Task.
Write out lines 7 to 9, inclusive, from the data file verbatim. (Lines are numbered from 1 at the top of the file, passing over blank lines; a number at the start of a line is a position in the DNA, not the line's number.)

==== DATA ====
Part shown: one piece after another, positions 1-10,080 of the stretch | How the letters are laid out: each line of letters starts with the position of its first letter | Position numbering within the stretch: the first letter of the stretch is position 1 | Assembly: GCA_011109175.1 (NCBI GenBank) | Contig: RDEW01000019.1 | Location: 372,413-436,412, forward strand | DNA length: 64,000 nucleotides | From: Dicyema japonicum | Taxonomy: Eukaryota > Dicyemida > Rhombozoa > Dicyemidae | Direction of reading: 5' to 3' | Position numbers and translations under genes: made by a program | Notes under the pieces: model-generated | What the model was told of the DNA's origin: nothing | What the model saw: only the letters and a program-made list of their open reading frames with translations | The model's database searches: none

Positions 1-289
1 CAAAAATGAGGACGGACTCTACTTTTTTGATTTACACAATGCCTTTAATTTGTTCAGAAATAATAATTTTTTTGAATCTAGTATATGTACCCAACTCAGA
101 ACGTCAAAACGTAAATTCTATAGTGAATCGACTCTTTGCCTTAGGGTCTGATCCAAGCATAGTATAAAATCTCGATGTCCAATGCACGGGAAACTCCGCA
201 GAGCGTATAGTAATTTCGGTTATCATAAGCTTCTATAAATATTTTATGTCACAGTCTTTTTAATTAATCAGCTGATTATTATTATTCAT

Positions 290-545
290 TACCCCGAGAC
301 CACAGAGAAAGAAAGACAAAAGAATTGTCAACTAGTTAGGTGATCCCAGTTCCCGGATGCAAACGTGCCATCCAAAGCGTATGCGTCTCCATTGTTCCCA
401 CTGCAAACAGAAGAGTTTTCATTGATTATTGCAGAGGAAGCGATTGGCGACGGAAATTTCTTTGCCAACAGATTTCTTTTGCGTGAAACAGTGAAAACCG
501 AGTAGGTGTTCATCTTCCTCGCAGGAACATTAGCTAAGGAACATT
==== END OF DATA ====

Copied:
290 TACCCCGAGAC
301 CACAGAGAAAGAAAGACAAAAGAATTGTCAACTAGTTAGGTGATCCCAGTTCCCGGATGCAAACGTGCCATCCAAAGCGTATGCGTCTCCATTGTTCCCA
401 CTGCAAACAGAAGAGTTTTCATTGATTATTGCAGAGGAAGCGATTGGCGACGGAAATTTCTTTGCCAACAGATTTCTTTTGCGTGAAACAGTGAAAACCG